Come, Lord Jesus, help us bring your beauty and light to this dark world!

Spice Roasted Chicken with Lemon

It’s been a busy week in our house. School ended, sickness invaded, three rooms in our house were painted, so it’s been a wee bit crazy around here and I am already going to go ahead with the old, easy “recipe” post. Good news, though! It’s a good one.

Every once in awhile I stumble upon a recipe that’s a “game-changer”, and this is one of them. Ridiculously simple, healthy, delicious, goes a long way. I don’t know about you, but I detest cooking in the summer — I’d rather put that time and energy into a trip to the pool or the park with my kids. This recipe fits the bill for me! It makes a tasty dinner, can be used cold (or hot!) in leftovers throughout the rest of the week, and I confess I’ve even snacked on it before. It’s a whole lot of citrusy, flavorful numminess.



  •  1 1/4 teaspoon Kosher salt
  • 3/4 tsp black pepper
  • 3/4 teaspoon smoked paprika
  • 1/2 tsp dried oregano
  • 1/2 teaspoon ground cumin
  • 2 Tbsp olive oil
  • 2 medium lemons, washed and thinly sliced
  • boneless skinless chicken breasts (I usually buy a family pack from the refrigerated aisle)
  • parsley garnish (optional)


  1. In a small bowl, combine Kosher salt, black pepper, paprika, oregano, cumin and olive oil. This will be your marinade.
  2. Slice the fat off the chicken breasts., then pierce each chicken breast several  times with a fork (this will allow the marinade to seep in).
  3. Place the marinade and the chicken breasts inside a gallon sized ziploc freezer bag, kneading the bag to ensure that the marinade fully coats the chicken.
  4. Place the bag in the refrigerator for 4-8 hours.
  5. When you are ready to bake the chicken, place the marinated chicken breasts in a glass pan. Place a slice or 2 of lemon on each breast.

BAKE at 400 for 50-55 minutes, until chicken is thoroughly cooked.

Serve with Wild Rice or Baked Potatoes.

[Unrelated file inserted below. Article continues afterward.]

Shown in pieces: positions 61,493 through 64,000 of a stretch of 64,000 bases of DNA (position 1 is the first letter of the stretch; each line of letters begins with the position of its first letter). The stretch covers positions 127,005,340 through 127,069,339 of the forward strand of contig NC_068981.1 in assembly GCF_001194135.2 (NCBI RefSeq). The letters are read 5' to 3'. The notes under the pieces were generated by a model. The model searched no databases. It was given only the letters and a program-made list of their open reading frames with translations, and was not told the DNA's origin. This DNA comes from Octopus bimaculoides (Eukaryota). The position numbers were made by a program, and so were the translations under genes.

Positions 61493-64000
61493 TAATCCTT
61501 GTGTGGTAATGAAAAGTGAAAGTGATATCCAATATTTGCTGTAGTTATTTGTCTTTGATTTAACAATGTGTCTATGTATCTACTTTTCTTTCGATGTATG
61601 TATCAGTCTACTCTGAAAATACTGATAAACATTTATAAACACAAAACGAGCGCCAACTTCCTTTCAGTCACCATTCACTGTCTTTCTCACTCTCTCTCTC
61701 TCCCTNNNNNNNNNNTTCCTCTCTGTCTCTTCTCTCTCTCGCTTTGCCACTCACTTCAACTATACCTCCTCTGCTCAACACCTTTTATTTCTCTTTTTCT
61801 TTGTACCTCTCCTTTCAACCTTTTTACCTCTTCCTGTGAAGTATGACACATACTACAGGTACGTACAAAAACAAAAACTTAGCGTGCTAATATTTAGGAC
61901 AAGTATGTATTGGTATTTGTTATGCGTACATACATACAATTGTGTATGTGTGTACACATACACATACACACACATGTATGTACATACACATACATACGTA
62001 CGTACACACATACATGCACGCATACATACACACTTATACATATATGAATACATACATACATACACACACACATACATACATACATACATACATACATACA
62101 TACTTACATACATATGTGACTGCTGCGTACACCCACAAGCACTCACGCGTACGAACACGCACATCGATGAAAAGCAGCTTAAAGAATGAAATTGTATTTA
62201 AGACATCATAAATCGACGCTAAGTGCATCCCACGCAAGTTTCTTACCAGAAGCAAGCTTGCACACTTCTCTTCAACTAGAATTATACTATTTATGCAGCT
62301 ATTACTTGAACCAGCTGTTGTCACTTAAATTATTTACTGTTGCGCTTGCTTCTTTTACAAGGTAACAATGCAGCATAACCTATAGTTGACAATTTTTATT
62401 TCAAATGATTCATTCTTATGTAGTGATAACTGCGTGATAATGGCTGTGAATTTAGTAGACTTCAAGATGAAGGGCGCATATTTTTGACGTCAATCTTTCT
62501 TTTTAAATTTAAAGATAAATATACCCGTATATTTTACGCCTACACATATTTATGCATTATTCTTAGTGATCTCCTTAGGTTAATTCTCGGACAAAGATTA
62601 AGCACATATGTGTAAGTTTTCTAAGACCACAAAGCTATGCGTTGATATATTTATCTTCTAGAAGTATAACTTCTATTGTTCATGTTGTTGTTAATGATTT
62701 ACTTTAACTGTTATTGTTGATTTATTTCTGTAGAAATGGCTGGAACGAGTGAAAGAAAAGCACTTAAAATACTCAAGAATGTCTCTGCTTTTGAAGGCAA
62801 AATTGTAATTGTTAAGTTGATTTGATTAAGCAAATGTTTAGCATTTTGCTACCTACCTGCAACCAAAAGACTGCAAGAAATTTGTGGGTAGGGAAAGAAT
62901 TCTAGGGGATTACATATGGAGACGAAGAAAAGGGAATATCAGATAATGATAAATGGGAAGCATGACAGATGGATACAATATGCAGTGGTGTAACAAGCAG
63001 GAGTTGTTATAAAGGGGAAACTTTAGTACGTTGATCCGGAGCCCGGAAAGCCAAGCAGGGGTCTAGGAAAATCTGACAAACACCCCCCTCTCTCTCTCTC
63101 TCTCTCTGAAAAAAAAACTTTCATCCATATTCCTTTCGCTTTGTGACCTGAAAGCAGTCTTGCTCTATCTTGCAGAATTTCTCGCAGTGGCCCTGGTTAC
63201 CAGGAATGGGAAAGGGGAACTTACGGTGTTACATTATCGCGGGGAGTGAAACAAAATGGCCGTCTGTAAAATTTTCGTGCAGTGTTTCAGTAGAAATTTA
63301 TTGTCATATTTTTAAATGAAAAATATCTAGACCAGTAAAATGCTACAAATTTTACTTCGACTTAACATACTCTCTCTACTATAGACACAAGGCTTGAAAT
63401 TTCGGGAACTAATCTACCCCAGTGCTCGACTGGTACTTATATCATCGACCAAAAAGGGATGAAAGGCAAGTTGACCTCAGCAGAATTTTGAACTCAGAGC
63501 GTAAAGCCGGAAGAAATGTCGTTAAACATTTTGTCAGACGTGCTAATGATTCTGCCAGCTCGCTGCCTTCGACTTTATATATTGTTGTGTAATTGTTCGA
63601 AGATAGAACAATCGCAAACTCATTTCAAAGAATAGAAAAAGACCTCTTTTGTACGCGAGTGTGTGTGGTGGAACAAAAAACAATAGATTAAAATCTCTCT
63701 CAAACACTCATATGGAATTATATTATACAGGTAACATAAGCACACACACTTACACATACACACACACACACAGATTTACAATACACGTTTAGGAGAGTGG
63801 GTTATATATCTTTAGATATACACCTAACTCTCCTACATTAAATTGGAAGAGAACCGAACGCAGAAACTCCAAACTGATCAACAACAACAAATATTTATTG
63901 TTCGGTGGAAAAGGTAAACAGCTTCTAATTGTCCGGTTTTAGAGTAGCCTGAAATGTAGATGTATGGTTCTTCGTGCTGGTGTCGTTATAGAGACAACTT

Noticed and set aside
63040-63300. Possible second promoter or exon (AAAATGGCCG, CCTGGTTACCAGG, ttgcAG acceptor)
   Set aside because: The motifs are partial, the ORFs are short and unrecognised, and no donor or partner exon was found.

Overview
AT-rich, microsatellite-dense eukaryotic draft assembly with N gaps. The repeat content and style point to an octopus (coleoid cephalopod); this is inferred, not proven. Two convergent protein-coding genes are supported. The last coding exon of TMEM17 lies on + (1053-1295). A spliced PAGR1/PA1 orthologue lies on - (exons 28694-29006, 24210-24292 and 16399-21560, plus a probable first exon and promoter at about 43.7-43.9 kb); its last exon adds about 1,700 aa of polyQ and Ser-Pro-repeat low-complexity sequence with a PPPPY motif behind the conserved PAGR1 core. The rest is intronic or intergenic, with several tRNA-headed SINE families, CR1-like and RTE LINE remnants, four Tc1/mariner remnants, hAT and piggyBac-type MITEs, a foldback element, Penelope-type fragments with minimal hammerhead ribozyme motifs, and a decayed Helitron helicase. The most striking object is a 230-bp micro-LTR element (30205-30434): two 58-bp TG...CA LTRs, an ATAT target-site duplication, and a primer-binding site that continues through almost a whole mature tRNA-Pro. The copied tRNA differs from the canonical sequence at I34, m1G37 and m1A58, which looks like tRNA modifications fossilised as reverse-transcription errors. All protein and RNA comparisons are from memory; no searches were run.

Bon Appetit!

(thanks to my mother-in-law for the recipe!)

Days Like This

It was one of those days. A fussing. bickering, misbehaving, ball-point-pen-ink-artwork-on-the-leg kinds of days (and also on the couch—which actually happened yesterday, I think, but I discovered it today, so I feel like that counts toward today. But I digress.) The chaos of the house needed to take a back seat to other necessary and pressing tasks of the day,  which of course needed to take a back seat to parenting, but it’s hard to parent well in a house that is in the state that ours was in. Was. OK, is. And my patience tank ran pretty low. Like, low. Pull-out-my-hair kind of low.

So I sit here at the end of the day with the windows open to the night air, the sound of crickets chirping in our woodsy neighborhood and the murmur of a train whistle echoing from across the river bluffs behind us. I am soaking in the peace of this moment, breathing and remembering the old saying of Anne Shirley’s*:

“Tomorrow is always fresh, with no mistakes in it”

and then of Miss Stacy’s brilliant addendum:

“Tomorrow is always fresh, with no mistakes in it—yet”

and then of the greater promise:

The steadfast love of the Lord never ceases;b
his mercies never come to an end;
23they are new every morning;
great is your faithfulness.

Lamentations 3:22-23 ESV

Whatever kind of day we’ve had— filled with joy or tainted with regrets, big or small—may we sleep in peace, knowing that tomorrow is new and that forgiveness is readily available in a God who loves us with a never-ending love.

Now if you’ll excuse me, I’m going to go clean my house. Time to reset. 🙂

*from Anne of Green Gables by L.M. Montgomery. Come to think of it, though, Miss Stacy’s addendum might just be from the movie. I can’t remember, though, and I don’t have it in me to do the research right now, so can we just go with it? kthanxbye

The Simple Life

Well, here we go. The beginnings of a blog. 🙂 If you want to learn more about what it’s all about, check out the About page. In the meantime, I couldn’t think of a better way to kick this thing off than by sharing this video of one of my favorite songs by one of my very favorite artists, Ben Kyle. The chorus of the song really sums it up for me: Lord, I need the simple life. Enjoy!

*fun fact: this video was taken from a living room concert performed at my friend Barb’s house about a year ago!